Stagnation Pressure – Uses and Real Life Applications


Stagnation pressure is the fluid pressure that is measured while an initially flowing fluid is fully at rest. The fluid still holds mechanical energy through pressure despite having no movement. In this article, you will learn how to determine stagnation pressure, its use in incompressible and compressible flow, and applications where stagnation pressure is important.

Determining Stagnation Pressure

Stagnation pressure is a value that can be measured or calculated. Moreover, one of the most common ways to measure it is using a device called a Pitot tube. This device has multiple entry points, there is a main entrance on the front with no exit point that measures the stagnation pressure. However, there are also side holes that measure static pressure. This can then be used to determine the dynamic pressure of the system by taking the difference in them.

A stagnation point is a point where the liquid is at rest. the point where stagnation pressure is measured at this point. Incidentally this is the point in which the fluid only holds pressure energy. Even objects used to be as flow efficient as possible still hold stagnation points. Likewise rounded surfaces will have some stagnation point on the surface at any time a fluid is flowing over it. Stagnation points cause inefficiencies in flow, so when trying for maximum efficiency its best to minimize the amount of possible stagnation points.

Determining Whether the Flow is Incompressible or Compressible

It is also important when calculating the stagnation pressure to determine if the flow is incompressible or compressible. In order to determine which kind of flow it is, the Mach number(M) can be applied. When the calculated Mach number is less than 0.3 then the material is incompressible. Likewise if it’s greater than 0.3 it is compressible. Flow velocity(υ) is divided by the speed of sound in the material(c).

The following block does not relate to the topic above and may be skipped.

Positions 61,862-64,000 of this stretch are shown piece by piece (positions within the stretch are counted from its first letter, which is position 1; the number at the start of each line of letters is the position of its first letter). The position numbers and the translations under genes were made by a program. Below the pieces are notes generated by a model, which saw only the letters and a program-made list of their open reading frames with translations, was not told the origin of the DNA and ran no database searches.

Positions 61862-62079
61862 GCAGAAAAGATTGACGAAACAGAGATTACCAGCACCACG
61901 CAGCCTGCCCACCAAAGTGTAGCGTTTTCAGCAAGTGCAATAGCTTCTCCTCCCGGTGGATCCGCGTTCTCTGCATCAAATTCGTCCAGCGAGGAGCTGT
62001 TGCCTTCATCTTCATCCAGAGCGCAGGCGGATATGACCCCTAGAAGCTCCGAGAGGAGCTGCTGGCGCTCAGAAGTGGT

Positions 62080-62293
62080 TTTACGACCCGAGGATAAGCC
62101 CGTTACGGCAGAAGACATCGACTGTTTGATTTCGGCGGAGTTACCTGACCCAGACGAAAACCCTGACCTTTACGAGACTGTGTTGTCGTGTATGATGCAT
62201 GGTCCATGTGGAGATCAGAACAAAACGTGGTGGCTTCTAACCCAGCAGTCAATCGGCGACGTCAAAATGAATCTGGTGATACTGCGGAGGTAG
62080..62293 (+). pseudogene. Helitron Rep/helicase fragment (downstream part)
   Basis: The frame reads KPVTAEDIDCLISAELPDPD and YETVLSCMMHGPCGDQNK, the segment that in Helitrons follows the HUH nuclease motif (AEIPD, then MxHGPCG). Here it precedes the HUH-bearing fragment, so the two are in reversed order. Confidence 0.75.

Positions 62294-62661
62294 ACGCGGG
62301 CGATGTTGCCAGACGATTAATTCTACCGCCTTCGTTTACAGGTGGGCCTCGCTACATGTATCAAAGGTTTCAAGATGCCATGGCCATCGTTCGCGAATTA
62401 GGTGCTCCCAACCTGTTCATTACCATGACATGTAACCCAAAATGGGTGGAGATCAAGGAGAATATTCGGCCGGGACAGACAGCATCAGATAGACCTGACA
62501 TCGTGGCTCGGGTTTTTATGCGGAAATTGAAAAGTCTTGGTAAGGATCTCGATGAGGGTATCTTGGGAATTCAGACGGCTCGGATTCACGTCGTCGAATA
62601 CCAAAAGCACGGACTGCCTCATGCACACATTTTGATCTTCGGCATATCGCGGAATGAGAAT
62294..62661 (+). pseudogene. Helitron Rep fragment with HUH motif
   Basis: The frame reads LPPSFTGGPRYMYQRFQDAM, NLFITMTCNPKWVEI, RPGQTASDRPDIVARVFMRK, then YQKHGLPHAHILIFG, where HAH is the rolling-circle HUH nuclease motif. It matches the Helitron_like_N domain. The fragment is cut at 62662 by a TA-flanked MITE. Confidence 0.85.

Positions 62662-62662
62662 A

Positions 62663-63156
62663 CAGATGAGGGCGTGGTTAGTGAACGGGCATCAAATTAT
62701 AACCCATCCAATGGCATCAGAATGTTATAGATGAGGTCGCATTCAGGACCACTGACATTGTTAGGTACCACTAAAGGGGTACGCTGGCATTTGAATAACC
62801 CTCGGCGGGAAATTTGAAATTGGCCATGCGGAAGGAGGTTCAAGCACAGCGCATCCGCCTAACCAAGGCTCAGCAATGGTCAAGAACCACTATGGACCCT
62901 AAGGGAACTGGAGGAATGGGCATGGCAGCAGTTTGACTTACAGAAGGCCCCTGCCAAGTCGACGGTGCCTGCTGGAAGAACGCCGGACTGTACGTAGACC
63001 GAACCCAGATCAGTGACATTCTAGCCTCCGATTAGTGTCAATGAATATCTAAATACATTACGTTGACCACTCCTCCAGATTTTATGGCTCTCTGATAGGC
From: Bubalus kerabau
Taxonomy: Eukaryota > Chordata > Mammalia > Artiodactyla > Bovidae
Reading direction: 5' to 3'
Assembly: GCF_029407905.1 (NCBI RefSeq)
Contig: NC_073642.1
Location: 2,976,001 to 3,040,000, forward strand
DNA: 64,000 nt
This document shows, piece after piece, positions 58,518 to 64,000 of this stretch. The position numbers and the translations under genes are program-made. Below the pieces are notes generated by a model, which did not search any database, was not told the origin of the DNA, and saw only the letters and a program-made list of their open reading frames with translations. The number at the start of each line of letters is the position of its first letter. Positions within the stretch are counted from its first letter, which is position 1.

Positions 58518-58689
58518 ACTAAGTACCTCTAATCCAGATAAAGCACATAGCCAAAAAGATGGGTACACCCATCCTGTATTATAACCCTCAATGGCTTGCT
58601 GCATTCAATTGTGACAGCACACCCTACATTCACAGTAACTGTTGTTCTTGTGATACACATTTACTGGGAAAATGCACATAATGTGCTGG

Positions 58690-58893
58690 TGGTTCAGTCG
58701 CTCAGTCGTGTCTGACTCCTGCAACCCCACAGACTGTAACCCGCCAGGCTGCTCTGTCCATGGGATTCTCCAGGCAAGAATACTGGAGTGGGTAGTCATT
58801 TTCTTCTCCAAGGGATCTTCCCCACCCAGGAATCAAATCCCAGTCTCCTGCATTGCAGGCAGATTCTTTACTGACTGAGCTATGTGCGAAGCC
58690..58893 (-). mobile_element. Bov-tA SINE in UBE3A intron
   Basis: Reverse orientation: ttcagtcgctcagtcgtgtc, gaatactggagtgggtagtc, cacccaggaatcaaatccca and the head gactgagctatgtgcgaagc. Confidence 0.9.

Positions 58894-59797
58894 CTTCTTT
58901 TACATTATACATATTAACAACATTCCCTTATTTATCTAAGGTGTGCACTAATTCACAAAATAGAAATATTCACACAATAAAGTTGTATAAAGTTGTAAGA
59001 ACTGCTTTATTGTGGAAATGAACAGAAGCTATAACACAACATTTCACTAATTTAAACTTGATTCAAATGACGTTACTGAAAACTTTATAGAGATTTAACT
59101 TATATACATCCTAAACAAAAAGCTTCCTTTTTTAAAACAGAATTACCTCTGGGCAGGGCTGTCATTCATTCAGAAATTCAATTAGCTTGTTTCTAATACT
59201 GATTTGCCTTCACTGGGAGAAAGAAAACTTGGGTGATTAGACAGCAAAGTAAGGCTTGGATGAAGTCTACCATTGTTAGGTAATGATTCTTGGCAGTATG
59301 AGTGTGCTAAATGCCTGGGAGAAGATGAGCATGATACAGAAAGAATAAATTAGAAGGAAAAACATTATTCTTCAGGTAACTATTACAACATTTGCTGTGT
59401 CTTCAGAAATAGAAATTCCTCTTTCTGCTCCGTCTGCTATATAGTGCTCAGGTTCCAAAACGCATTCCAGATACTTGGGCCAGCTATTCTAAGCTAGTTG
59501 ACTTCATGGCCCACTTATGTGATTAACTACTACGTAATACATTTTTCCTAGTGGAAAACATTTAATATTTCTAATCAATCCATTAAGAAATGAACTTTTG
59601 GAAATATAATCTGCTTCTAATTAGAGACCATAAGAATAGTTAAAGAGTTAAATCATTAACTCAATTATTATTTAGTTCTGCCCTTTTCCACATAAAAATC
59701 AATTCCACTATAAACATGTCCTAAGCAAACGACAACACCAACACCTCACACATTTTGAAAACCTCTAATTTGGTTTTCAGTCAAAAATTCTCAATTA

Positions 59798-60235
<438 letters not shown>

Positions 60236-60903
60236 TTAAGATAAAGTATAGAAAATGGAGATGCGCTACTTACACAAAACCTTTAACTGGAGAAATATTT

\[    M = \frac{\upsilon}{c} \]

If the fluid is determined to be incompressible the stagnation point also needs to be known. Using the point to know the relative velocity of the fluid will help give you your dynamic flow. Likewise with compressible flow the Temperatures’ and ratio of specific heats need to be know to fully calculate the value.

Pressure in Incompressible Flow

When dealing with an incompressible fluid, there is a fairly simple way to calculate it rooting from the Bernoulli equation. This method uses the initial and final pressure(P), density(ρ), velocity of the fluid(ν), gravitational pull(g) and the height(h)

    \[    P_1 + \frac{1}{2} \rho \nu_1^2 + \rho g h_1 = P_2 + \frac{1}{2} \rho \nu_2^2 + \rho g h_2  \]

Because in this circumstance there is no change in height between the initial and the final, users can drop the ρgh portion of the equation, thus simplifying it into a more usable equation.

    \[    P_1 + \frac{1}{2} \rho \nu_1^2 = P_2 + \frac{1}{2} \rho \nu_2^2 \]

Because stagnation pressure happens when the fluid is at rest, the right side of the equation turns into just stagnation pressure because the velocity is 0. The left side holds the initial static pressure and the dynamic pressure. Density(ρ) and the speed of the fluid(ν) are relative to the stagnation point.

    \[    P_{Static} + \frac{1}{2} \rho \nu^2 = P_{Stagnation} \]

    \[    ( where\; \frac{1}{2} \rho \nu^2 \;is \;equal \;to \;the \;Dynamic \;Pressure) \]

Incompressible flow does not necessarily mean incompressible fluid. However the flow of the fluid is incompressible, giving it a constant density throughout the measured flow.

Stagnation Pressure in Compressible Flow

Compressible flow is not able to measure the dynamic pressure in the same way because the density changes throughout the flow. Taking into account the stagnation pressure, static pressure, the ratio of specific heats(γ), and the previously calculated Mach number(M) produces the following equation:

    \[    \frac{P_{Stagnation}}{P_{Static}} = ( 1 + \frac{\gamma - 1}{2} M^2)^{\frac{\gamma}{\gamma - 1}} \]

If the application happens in an isentropic setting, the stagnation pressure results from the ratio of temperatures.

    \[    \frac{P_{Stagnation}}{P_{Static}} = (\frac{T_{Stagnation}}{T_{Static}})^{\frac{\gamma}{\gamma - 1}} \]

Application of Stagnation Pressure

Stagnation pressure has many different real-life applications. One of the most common uses is in air travel. Measured via different devices, the stagnation pressure along with a few other measurements determines plane velocity, altitude, and even the Mach number. Likewise, the stagnation pressure can be used in motorsports to determine drag profile, downforce, and aerodynamic behavior.

In the industry setting knowing the pressure helps analyze the way different fluids flow. The stagnation pressure can help us see the pressures high-velocity fluids hold. Likewise, fast-moving pipe flows make static pressure measurement challenging, so being able to measure the stagnation pressure helps determine the pressurization profile of a fluid.